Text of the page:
Saturday, September 13, 2008

Crimson Eagles

Yes, it has been a while since I last posted. Origins was excellent this year. Lots of friends, lots of games, lots of fun. WizWar went well - I plan to bring it to Origins again next year.

So what have I been doing over the summer? Splitting and stacking wood for winter (we heat by wood and I do it all by hand), canning (a great year for tomatoes and fruit) and homeschooling my daughter (we do lessons all year round). But I've also been working on my next gaming project - Crimson Eagles.

Crimson Eagle is a combination of the old FASA Crimson Skies and the WWI dogfighting game, Canvas Eagles. It's a project I've been working on off and on for the last couple of years, but have finally decided to get serious about it and try to have it done for Origins 2009.

I've had the original Crimson Skies boardgame since it first was released back in the late 90's as well as the PC version and the Wizkid's click version. My favorite has always been the original, though. After discovering Canvas Eagles at Origins several years ago I began wondering if I could combine the two game systems - take the fictitious 2-dimensional boardgame and make it work with a 3-dimensional miniature game based on actual aircraft.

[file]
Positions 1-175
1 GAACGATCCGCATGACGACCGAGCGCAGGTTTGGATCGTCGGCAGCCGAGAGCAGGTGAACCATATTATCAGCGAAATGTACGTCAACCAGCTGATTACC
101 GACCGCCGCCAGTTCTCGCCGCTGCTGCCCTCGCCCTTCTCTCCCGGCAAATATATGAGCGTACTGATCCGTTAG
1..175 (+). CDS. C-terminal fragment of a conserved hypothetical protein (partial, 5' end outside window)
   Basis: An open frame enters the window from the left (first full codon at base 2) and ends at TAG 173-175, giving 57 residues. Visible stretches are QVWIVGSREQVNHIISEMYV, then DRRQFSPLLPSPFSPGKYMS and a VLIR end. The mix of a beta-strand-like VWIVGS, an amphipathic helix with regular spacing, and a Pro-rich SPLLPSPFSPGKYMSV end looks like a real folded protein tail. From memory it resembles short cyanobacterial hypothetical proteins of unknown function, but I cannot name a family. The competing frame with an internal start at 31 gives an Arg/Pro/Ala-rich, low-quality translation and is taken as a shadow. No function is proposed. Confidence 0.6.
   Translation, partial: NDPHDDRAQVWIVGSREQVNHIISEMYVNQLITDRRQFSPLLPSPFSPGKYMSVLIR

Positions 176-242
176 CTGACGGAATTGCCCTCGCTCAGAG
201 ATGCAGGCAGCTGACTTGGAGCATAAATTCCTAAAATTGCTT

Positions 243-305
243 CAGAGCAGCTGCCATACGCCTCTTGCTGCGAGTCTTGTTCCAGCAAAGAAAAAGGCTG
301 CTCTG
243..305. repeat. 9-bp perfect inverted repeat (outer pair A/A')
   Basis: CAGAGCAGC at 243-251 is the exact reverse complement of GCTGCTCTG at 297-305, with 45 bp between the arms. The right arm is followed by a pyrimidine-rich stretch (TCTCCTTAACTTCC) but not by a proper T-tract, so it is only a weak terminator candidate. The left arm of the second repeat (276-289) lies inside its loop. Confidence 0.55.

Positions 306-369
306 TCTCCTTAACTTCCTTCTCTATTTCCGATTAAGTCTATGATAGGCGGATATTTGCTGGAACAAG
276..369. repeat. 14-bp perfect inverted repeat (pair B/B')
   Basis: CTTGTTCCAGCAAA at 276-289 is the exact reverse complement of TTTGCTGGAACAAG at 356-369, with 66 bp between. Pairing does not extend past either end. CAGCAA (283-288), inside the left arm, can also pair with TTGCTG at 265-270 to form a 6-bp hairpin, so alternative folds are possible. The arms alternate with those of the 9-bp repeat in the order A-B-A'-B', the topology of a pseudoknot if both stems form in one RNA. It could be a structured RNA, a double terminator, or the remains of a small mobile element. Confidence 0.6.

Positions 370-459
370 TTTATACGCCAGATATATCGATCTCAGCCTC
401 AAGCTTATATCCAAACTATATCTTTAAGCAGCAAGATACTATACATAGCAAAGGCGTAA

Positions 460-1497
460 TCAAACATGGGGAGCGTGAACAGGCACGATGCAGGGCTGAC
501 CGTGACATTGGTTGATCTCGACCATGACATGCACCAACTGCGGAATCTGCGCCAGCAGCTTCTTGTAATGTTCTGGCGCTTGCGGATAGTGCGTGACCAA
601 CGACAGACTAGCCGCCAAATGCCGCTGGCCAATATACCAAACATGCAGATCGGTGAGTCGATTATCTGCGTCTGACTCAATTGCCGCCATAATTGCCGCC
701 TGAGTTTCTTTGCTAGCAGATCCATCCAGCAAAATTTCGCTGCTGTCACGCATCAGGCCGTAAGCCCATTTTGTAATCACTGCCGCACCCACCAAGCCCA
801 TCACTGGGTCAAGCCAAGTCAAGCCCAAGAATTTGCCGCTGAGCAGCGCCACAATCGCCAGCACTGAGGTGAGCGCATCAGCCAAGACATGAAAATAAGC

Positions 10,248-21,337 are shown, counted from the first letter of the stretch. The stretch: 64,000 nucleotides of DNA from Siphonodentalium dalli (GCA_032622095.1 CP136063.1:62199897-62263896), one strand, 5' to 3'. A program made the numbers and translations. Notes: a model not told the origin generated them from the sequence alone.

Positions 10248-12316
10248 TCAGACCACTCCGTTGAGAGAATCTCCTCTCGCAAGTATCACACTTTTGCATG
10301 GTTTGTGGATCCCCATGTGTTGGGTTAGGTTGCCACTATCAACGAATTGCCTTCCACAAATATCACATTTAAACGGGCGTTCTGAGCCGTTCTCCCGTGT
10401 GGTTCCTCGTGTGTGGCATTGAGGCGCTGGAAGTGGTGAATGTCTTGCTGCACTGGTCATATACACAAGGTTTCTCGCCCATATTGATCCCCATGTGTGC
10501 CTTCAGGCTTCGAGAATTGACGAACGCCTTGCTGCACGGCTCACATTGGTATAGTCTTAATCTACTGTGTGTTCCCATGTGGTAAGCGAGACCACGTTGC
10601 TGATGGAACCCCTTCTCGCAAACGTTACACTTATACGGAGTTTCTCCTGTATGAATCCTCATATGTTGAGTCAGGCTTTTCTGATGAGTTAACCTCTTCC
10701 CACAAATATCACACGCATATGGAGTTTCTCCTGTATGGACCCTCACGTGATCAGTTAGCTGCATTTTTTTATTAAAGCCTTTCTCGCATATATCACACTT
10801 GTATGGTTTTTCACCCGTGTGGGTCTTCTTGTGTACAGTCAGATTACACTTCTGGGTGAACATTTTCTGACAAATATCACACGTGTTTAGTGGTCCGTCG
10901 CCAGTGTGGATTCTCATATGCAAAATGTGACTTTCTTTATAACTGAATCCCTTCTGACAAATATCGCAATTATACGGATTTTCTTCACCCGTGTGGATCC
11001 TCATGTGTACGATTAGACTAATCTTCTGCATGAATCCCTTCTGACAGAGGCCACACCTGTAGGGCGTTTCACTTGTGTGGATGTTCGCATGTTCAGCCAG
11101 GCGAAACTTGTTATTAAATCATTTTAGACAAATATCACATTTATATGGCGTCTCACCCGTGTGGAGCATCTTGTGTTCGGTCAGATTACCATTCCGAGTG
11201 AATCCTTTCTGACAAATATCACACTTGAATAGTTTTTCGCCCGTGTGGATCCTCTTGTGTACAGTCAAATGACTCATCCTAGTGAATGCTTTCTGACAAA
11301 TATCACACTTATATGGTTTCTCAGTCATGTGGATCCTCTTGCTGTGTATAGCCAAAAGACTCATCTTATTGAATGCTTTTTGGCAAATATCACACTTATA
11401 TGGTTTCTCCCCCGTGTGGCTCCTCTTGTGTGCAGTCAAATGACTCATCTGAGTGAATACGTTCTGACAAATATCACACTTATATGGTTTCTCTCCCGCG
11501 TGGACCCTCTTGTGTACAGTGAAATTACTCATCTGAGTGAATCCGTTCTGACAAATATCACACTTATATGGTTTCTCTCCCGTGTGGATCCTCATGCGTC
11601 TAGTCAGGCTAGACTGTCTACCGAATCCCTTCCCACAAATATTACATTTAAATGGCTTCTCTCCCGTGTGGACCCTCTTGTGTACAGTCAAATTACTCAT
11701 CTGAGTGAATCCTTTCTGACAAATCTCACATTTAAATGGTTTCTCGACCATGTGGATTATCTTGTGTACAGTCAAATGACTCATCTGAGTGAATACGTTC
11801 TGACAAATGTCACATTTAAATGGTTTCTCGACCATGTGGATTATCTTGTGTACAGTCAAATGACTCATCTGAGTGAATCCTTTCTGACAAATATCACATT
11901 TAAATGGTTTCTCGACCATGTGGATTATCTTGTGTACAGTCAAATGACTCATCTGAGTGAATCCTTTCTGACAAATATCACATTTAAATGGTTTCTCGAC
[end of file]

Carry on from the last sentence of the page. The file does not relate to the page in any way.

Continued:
It has not been as easy as it might seem. The Crimson Skies aircraft are closer to WWII planes than WWI. So my first approach was to see it I could make us of some of the WWII versions of Canvas Eagles. Knights Cross has been helpful. I spent a lot of time making mathematical algorithms to try an reconcile the two systems. Luckily there is plenty of statistics on the Crimson Skies' planes in the books and on the PC game's designs system. Ultimately, that proved to be a dead end. The physics of real aircraft is nothing like the made-up world of Crimson Skies, and what I really want is the pulp feel of that fictitious world. So back to the drawing board.

I want to keep the core system based on the Canvas Eagles/ Blue Max game for a number of reasons. First, why reinvent the wheel. Canvas is a well thought out system with years of testing behind it. Second, because Canvas Eagles is free to download it is easy for players to get. So I plan to stay with the basic game and make the changes necessary to bring it into the Crimson Skies' world.

Right now I have it to a point that it is playable. Over the next few months I hope to post the development of the game and a final set of rules.